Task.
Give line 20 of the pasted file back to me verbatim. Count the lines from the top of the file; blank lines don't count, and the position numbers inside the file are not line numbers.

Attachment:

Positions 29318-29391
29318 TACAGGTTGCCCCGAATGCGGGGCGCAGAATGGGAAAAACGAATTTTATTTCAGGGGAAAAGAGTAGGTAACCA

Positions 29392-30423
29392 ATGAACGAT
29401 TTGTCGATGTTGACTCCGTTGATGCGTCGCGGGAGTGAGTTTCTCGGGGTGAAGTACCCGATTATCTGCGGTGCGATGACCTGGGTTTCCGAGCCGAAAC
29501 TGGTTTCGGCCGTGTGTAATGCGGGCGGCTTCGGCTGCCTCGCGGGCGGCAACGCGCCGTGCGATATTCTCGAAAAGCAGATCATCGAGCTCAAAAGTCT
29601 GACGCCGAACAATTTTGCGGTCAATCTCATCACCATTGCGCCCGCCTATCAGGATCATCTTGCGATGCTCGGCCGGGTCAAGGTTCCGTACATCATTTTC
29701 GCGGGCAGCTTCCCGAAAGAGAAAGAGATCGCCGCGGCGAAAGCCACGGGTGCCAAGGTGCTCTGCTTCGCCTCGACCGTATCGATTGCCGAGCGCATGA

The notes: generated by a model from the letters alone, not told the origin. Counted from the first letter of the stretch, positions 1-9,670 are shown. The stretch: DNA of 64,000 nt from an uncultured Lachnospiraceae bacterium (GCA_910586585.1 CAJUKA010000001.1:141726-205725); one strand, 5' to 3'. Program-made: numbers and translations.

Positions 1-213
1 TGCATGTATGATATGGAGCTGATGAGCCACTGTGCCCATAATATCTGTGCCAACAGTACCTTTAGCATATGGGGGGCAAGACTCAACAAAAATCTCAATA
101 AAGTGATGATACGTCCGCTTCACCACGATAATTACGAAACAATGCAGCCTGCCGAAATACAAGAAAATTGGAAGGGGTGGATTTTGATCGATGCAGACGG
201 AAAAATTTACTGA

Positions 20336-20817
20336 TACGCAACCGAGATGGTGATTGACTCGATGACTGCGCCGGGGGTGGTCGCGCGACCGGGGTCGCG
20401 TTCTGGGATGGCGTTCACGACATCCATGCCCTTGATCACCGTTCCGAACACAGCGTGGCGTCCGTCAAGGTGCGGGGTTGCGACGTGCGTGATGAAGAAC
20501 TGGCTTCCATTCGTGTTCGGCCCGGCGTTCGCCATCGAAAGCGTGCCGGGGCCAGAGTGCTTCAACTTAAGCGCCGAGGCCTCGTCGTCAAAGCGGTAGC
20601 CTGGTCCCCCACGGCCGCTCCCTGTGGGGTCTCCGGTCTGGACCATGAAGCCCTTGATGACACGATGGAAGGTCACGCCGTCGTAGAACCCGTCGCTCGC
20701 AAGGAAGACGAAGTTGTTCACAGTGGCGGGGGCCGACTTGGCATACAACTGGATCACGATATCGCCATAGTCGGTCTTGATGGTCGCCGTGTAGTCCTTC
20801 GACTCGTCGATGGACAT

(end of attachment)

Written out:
20801 GACTCGTCGATGGACAT